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The Strathprints institutional repository is a digital archive of University of Strathclyde's Open Access research outputs. Strathprints provides access to thousands of Open Access research papers by University of Strathclyde researchers, including by researchers from the Department of Computer & Information Sciences involved in mathematically structured programming, similarity and metric search, computer security, software systems, combinatronics and digital health.

The Department also includes the iSchool Research Group, which performs leading research into socio-technical phenomena and topics such as information retrieval and information seeking behaviour.

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Positron annihilation lifetime spectroscopy and large molecule diffusion into a polyurethane matrix

Ward, S. A. and Pethrick, R. A. (2011) Positron annihilation lifetime spectroscopy and large molecule diffusion into a polyurethane matrix. Macromolecules, 44 (21). pp. 8479-8486. ISSN 0024-9297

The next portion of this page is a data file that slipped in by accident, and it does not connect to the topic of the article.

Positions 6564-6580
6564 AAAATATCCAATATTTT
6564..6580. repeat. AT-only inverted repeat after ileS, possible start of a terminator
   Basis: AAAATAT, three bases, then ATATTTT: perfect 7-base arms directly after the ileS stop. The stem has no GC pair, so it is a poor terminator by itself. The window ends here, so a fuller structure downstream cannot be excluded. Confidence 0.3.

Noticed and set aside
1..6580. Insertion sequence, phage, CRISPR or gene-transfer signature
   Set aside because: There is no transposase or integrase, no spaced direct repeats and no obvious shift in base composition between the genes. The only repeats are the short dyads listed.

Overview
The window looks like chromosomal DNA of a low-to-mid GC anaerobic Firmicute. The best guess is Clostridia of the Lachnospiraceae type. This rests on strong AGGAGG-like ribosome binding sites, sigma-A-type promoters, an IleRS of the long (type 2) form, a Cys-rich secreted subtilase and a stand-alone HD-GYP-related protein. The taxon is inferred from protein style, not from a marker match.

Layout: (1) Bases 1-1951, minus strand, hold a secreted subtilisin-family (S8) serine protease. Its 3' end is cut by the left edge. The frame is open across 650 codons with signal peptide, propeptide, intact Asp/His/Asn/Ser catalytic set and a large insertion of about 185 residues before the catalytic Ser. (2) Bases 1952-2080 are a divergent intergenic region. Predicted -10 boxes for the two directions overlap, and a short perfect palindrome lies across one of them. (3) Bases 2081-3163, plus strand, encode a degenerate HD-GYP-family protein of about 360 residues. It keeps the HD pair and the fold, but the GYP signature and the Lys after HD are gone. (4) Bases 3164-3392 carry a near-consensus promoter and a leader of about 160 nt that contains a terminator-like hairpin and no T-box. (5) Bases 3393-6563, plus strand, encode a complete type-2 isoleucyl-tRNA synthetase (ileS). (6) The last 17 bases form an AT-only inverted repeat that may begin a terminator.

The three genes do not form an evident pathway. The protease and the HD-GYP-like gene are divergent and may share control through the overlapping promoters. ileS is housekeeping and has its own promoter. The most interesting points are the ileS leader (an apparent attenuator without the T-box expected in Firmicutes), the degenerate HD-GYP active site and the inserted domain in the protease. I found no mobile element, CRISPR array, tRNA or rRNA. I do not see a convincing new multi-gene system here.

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Abstract

Positron annihilation lifetime spectroscopy (PALS) measurements are reported on a three polyurethane (PU) materials created by the reaction of polymeric toluene diisocyanate with either ethylene glycol, 1,10-decanediol, or a silicone containing diol. Dynamical mechanical analysis indicated that the glass transition temperature of the PU’s were respectively 118, 95, and −40 °C. Whereas the ethylene glycol and 1,10-decanediol materials exhibited a glass–rubber transition, the silicone containing PU showed rubber characteristics over the temperature 0–180 °C. The PALS measurements on the silicone-based PU’s showed significantly larger voids dimensions than the other PU’s. Void collapse is observed to occur on the time scale of the oPs measurements. The permeation of dioctyl phthalate, 2-ethylhexylbenzyl phthalate, nonylphenol ethoxylate, isopropyl myristate, and oleic acid into a polyurethane matrix was measured gravimetrically. The silicone containing material at low temperatures exhibits relative simple permeation behavior however deviations from simple Fickian-type behavior are observed at higher temperature. Surprisingly, the ethylene glycol and 1,10-decanediol exhibited no significant absorption over a period of 5 months with the exception being nonylphenol ethoxylate. A comparison of the void sizes with the molecular dimensions for the lowest energy conformations of the permeants obtained using theoretical calculations indicate that for the silicone-based material the diffusion cross section for the permeants is larger than the available void size. The permeation process is considered to occur by a reptation type of motion of the permeants into channels created by the phase segregation of the flexible segments.